Look where I've been this past weekend...
Yes, Nundle Woollen Mill. I enjoyed my visit greatly. I hadn't planned to visit, and so I had no great expectations. I wasn't particularly impressed by the yarn - though I did buy some greyish-beige and greyish blue 8 ply very cheaply in probably vain anticipation of knitting a blanket for my newly re-covered sofa. But I loved the building and location and the carding and spinning machinery whirring away. It all felt part of a continuous tradition of wool production, processing and retailing.
You might wonder how, when it's located in such an out-of-the-way place, I could manage to visit Nundle Woollen Mill without planning to do so. It was a by-product of a most satisfying weekend spent with some old friends - two of whom have a house and small farm in the upper Hunter area.
I have a kind of mental classification of the friends I've made across my life as a series of strata. These friends are from the deepest bedrock stratum of my friends - two people with whom I went to school, so I've known them more than fifty years. Such old friendships have an ease than comes from knowing we all shared experiences many years ago, and regardless of what has happened since, there's a deep understanding of where we've come from.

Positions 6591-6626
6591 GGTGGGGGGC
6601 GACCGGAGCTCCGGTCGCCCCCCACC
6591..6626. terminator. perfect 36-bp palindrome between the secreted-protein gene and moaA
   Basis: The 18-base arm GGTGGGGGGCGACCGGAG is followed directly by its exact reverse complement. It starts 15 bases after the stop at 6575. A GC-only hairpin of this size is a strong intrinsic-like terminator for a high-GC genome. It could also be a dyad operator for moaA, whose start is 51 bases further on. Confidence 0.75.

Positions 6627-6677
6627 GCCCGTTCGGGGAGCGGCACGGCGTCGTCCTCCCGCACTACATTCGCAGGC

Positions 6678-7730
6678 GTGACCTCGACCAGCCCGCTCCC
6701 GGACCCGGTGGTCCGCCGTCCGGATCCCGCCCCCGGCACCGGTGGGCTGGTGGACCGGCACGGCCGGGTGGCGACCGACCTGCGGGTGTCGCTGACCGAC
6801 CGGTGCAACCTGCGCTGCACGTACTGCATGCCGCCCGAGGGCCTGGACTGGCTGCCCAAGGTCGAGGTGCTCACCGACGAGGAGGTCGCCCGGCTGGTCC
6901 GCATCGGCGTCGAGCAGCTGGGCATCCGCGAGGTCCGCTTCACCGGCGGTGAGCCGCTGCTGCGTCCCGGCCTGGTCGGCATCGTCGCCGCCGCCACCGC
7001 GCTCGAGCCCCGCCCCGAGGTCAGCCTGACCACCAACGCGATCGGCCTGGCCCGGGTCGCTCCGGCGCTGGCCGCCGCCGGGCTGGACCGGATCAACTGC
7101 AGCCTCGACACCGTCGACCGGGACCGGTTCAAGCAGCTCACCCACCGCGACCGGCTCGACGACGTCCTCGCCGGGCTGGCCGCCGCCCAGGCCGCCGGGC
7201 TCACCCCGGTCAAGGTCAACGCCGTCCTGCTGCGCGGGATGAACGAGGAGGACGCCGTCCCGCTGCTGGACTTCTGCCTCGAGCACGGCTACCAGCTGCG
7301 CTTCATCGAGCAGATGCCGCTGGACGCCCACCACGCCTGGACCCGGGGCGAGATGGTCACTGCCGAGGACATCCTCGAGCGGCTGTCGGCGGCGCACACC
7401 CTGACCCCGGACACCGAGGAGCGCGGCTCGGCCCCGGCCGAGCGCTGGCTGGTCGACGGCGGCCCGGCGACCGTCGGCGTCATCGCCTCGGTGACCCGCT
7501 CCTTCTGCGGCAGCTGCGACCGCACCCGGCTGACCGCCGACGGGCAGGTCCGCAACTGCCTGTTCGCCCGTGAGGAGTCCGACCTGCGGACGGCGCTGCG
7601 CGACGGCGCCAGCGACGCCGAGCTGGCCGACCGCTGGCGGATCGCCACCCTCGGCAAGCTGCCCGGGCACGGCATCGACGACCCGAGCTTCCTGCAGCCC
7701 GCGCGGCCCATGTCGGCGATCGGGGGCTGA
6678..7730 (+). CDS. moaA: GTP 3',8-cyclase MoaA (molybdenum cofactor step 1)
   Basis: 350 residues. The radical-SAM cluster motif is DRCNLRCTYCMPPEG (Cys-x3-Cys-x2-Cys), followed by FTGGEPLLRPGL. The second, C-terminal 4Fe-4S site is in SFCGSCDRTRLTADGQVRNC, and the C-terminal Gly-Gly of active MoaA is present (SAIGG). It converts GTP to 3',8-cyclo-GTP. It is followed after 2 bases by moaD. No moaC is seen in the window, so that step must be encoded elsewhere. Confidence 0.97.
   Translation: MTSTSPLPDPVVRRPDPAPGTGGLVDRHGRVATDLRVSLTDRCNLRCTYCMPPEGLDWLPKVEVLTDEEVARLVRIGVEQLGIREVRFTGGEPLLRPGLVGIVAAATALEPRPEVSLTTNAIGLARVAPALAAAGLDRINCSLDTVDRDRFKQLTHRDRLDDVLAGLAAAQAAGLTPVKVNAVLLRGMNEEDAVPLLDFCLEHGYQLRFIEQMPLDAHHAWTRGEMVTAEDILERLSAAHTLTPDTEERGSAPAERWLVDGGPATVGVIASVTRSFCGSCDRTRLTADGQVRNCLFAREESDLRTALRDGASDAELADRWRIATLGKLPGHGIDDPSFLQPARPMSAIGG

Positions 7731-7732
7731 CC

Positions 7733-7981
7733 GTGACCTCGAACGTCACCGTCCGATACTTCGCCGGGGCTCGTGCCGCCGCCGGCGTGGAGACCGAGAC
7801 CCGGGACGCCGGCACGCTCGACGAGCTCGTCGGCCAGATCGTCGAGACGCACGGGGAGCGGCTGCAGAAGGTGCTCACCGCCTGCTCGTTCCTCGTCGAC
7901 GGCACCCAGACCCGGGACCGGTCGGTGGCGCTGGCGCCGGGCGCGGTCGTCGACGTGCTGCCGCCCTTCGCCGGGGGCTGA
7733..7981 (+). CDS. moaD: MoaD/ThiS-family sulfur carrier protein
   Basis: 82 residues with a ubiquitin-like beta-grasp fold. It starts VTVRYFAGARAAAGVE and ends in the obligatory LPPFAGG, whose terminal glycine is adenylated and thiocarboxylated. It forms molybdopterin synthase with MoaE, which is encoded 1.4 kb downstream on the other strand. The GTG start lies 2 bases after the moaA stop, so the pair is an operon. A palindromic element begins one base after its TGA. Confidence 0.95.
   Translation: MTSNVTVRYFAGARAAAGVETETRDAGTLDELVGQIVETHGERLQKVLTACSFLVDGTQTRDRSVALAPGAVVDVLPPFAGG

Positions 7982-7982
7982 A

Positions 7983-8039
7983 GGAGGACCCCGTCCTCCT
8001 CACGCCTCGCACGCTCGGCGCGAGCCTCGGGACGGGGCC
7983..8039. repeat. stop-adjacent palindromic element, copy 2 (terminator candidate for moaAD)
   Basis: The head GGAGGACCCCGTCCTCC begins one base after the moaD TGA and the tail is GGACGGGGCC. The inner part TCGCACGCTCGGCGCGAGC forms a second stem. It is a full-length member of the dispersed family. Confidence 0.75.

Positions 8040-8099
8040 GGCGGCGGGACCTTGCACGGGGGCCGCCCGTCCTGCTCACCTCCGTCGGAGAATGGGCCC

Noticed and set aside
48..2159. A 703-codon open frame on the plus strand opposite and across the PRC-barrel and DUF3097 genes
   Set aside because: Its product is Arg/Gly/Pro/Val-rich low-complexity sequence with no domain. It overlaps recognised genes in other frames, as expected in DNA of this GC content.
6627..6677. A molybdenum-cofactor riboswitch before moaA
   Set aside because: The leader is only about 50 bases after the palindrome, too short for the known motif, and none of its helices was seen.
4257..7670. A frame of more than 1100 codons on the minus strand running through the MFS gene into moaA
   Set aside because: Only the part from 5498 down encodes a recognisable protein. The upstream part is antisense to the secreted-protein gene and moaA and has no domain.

One of these school friends and her husband (who's also now a very old friend) invited us for the weekend. Their small farm is in one of the lovely valleys accessible from the New England Highway by narrow winding roads. Theirs is the Rouchel valley that's been formed by the beautiful Rouchel Brook. It's strange to have an Australian waterway named as a 'brook', but in this case the clarity of the water and the grassy banks seem to justify the name.
On Saturday my friends took us for a drive through some of the Hunter Valley towns and by-ways. Such wonderful diversions. We had lunch at Murrurundi in a garden overlooking the Peals River and visited a superb gallery. And we visited Nundle (both the Mill and an excellent and unexpected kitchen shop) and drove back to Rouchel through some steep back roads with breath-taking views, grazing kangaroos and extensive stands of ancient Xanthorroea.
It was the perfect time of year for a country visit. Despite the farm being a second home, and despite droughts and scarcity of water, over the years my friends have cultivated a garden with lots of trees and shrubs and, just at the moment, flowering bulbs, blossoming fruit trees, and clumps of other spring flowers.
It was idyllic to sit on the verandah with the scent of mown grass, the perfume from masses of violets and blossom and, of course, some knitting.